### molecular formula from empirical formula

The molecular formula of a compound is a multiple of its empirical formula. The empirical formula is the simplest formula of a substance, written with the smallest integers. For example, the molecular formula of benzene C6H6is equivalent to the empirical formula, (CH)6. This means that the molecular weight is some multiple of the empirical formula weight. The empirical formula weight is obtained by summing the atomic weights from the empirical formula. For any kind of molecular compound, we can write:

 Molecular weight = n * empirical formula weight

where n is the number of empirical formula units in a compound. We can get the molecular formula by multiplying the subscripts of the empirical formula by whatever n is. We can calculate this from the equation:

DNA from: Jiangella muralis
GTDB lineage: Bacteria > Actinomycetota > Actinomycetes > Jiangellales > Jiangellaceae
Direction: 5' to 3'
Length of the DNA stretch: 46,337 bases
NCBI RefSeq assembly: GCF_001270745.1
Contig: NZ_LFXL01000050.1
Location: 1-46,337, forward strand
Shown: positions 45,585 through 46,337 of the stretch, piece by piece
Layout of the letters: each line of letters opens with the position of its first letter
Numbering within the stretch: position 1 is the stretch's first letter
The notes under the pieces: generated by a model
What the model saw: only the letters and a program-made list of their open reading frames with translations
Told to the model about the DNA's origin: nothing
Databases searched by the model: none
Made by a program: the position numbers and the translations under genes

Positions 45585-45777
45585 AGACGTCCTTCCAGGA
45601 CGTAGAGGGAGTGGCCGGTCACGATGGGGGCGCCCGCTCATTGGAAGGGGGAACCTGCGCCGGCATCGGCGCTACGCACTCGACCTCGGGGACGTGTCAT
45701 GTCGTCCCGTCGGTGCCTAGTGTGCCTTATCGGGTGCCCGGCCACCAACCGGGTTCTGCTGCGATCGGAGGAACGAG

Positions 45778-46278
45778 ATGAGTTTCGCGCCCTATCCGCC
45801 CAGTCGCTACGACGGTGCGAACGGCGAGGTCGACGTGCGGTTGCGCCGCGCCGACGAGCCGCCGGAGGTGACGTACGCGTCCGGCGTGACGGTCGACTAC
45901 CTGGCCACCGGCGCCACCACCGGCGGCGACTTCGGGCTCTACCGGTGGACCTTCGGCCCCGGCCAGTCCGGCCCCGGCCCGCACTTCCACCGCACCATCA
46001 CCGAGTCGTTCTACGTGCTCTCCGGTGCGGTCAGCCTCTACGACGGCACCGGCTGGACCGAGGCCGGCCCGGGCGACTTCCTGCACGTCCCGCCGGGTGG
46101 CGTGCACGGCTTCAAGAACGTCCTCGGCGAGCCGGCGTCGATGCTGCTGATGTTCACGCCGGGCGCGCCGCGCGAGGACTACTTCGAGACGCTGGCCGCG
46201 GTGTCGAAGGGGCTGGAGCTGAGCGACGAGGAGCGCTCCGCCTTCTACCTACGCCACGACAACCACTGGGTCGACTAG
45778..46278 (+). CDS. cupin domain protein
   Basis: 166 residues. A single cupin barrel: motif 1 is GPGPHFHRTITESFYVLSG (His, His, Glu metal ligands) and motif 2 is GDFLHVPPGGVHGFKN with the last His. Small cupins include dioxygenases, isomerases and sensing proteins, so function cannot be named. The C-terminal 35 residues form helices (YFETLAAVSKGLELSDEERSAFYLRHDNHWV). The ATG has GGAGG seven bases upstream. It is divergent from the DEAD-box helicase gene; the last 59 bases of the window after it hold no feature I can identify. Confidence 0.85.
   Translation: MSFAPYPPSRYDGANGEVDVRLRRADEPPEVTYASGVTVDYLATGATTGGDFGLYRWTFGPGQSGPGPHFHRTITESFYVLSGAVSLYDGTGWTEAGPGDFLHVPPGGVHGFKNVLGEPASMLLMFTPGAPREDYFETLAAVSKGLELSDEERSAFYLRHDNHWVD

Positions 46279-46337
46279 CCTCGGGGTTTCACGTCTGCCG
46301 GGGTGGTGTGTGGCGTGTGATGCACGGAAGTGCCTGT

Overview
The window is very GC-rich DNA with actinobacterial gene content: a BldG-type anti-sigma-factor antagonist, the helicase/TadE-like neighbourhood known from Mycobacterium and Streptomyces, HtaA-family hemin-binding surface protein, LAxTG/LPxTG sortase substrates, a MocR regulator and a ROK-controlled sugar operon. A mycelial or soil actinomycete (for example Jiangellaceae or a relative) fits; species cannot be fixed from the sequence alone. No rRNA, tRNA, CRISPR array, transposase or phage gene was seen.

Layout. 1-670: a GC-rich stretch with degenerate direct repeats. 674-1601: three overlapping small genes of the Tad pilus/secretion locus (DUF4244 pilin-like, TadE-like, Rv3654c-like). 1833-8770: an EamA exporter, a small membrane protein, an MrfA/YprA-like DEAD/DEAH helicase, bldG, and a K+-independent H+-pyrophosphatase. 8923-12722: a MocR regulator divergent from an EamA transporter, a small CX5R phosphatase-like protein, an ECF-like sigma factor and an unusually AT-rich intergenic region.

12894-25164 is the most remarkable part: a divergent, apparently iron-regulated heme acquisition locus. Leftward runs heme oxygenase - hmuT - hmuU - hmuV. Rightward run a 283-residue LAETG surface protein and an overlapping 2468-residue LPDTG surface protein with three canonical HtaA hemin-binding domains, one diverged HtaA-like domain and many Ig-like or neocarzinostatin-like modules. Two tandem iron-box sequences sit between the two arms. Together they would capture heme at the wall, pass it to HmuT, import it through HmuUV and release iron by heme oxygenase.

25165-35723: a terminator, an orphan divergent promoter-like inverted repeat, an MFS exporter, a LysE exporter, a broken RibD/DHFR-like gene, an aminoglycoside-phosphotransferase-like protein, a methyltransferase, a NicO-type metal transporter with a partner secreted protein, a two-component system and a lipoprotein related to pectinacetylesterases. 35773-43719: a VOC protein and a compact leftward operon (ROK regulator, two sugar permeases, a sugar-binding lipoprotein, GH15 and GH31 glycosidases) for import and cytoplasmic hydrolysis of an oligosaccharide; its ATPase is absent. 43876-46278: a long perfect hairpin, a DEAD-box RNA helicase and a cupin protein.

n = (molecular weight)/(empirical formula weight)

Once we determine the empirical formula of a compound, we can calculate is empirical formula weight. If we have an experimental determination of its molecular weight, we can calculate n and then its molecular formula.

### molecular formula example:

A hydrocarbon is 84.25% carbon and 15.75% hydrogen and has a molecular weight of 114. What is its molecular formula?

 C 84.25/12 = 7.021 7.021/7.021 = 1 x 4 = 4 H 15.75/1 = 15.75 15.75/7.021 = 2.25 x 4 = 9
 4 C = 48 9 H = 9 57

114 / 57 = 2